For example, if a prominent Republican owned a thriving private company that the Democrats were envious of because it produced war material for the Pentagon, for example, under the pretext of a trumped-up emergency Obama could seize this company without excuse, believing he wouldn’t have to answer to anyone. This is abuse of power at its worst, but with the passive acceptance of a sycophant Democratic Congress, this kind of nonsense could become the order of things for the next four years.

Some who have fallen asleep call it a “soft” challenge to our Constitution, but I know it is a well orchestrated “hard” challenge designed to systematically dismantle our Constitutional rights. It’s Obama making a “run at Runnymede” and Constitution Hall.

His penchant for high taxes must stop!

His discriminatory super high taxing of the rich must stop!

There is only one nation on earth with higher corporate taxes than America and that nation is not thriving, and Obama wants the U.S. to be number one on this ignominious list. He’s not stupid. He knows that raising taxes is a disgraceful thing to do, especially during a recession. Washington is incapable of creating real and lasting employment. Jobs are created by business profits and wealth management, not by bureaucratic bungling.. But President Obama doesn’t care about how despicable his policies are. Here is a man who time after time has placed personal politics before the welfare of the country.

This is not a socialist or communist state. Government should not exist to force one strata of hardworking Americans to subsidize another. If we have learned anything during the current housing meltdown it is that when men are given something they did not earn it is short-lived and unsustainable over a long time period. Helping the poor is the work of individuals, churches and other philanthropic groups. By definition, charity cannot come from government. It derives from the free will of individuals living in a free society, donating resources to those churches and other charitable institutions who, in turn, become the mechanism of giving.

Free men, of course, can and do give millions of dollars each year in aid to the less fortunate. But that isn’t good enough for the liberal far right – they want to coerce and compel an otherwise righteous endeavor. But it becomes self-defeating on its face if it is done by Satan-inspired compulsion that from the foundations of this earth has been condemned by our maker because it eliminates man’s agency.

True charity is often encouraged but cannot be forced. It must come from the heart or it ceases to be charity. Therefore, it is impossible for government to be charitable. It is with evil intent that government taxes church donations hoping to assume the Church’s role of giving to the poor. Only an atheistic society wishes to replace church with state.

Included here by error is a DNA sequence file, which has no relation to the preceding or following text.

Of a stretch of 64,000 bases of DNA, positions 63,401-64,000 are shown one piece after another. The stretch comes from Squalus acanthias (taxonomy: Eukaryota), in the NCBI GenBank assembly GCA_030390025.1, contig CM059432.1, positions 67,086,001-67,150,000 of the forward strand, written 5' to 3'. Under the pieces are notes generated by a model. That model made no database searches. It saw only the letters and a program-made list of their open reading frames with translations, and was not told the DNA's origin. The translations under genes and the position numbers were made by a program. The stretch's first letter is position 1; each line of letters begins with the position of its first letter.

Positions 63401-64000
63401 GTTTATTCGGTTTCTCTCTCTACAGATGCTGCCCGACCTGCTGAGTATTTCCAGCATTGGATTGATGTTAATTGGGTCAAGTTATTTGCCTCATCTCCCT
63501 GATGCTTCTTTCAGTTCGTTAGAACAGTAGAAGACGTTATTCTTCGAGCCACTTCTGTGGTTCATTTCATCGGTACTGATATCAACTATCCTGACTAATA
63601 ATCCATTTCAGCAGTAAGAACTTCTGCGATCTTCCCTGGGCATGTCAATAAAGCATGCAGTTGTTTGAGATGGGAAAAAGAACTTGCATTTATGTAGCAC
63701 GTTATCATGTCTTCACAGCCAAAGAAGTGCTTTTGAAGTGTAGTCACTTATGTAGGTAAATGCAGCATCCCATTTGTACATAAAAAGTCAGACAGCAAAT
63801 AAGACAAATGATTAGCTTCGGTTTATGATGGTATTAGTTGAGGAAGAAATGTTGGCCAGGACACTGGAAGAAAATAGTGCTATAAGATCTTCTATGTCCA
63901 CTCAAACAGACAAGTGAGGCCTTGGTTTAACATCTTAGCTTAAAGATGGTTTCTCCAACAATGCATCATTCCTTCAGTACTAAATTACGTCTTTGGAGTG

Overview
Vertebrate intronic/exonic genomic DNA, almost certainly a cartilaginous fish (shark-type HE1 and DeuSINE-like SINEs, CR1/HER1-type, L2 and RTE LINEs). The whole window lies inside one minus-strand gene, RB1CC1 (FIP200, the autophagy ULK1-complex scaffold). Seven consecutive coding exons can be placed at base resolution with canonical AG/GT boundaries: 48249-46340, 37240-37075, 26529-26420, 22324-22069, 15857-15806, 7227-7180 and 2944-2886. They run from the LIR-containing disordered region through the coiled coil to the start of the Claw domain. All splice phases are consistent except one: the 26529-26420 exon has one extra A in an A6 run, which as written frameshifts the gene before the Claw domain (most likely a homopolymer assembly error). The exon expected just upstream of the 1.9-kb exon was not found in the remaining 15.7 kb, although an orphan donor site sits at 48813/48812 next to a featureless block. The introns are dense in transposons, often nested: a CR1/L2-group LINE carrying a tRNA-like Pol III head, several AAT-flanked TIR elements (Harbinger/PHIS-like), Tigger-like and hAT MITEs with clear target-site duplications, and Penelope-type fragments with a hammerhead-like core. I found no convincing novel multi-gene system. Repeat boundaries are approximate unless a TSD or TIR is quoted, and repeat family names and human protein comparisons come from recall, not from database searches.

An important lesson Obama and his kind seem incapable of learning is that you can’t permanently lift up the poor with money or with the proverbial fish – unless the poor wants to “learn to fish.”

President Obama can never abolish those God-given rights agreed to at Runnymede and known as the Magna Carta. They are inalienable. Neither can he reject or, with impunity, abolish – even “softly” – the Bill of Rights, The Declaration of Independence, and the U.S. Constitution. Only the electorate can do that, and are doing that every day by indifference and inaction each time we allow people like Obama and Putin to lull us asleep while quietly expropriating means of production and taxing us to death – and in Putin’s evil revanchist way, seizing neighboring territories.

Obama can try, but as long as free men everywhere speak up and fight against such tyranny he will fail.

>How Smart Are You on Government?

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Answers.com > Wiki Answers > Categories > History Politics and Society > Politics and Society > Politics and Policy > US Constitution > Why does the Supreme Court session begin on the first Monday in October?

History Behind First Monday:

Congress in 1916 advanced the convening of the Supreme Court from the second Monday in October, fixed in 1873, to the first (beginning in 1917). This measure, drafted by Justice James C. McReynolds, was intended to expand the Court’s capacity for handling its growing docket.

First Mondays are solemn, ceremonial occasions. The chief justice opened the proceedings at noon until 1961 and thereafter, as noted in Supreme Court Rule 4 (1) (2003), at ten o’clock. Tributes are offered to retired and deceased colleagues and court officers. New justices take their judicial oaths, solicitors general are presented, and attorneys are admitted to the Court’s bar. Fidelity to the rule of law is symbolized by the presence of members of the executive and legislative branches, as in 1962 when President John F. Kennedy and Vice President Lyndon B. Johnson attended during the then‐raging Mississippi racial crisis. Other symbolically significant First Mondays have been signaled by the presence of the first black page (1954), the first black justice (1967), and the first woman justice (1981).

Little business was traditionally transacted in the usually brief First Monday proceedings. Circuit allotments were reported and arguments on motions were presented. The most important event was the release of a lengthy orders list of dispositions of certiorari petitions. Civil rights litigation shook the placid First Monday tradition in 1958, when Justice Felix Frankfurter filed his concurring opinion in Cooper v. Aaron and in 1964 when the Court heard arguments on the public accommodations section of the new Civil Rights Act on opening day. Similarly oral arguments on the First Monday occurred intermittently thereafter until 1975, when the Court began regularly scheduling oral arguments on that day. A politically symbolic but defunct First Monday tradition, which lasted from 1917 until World War II, was adjournment for a White House visit.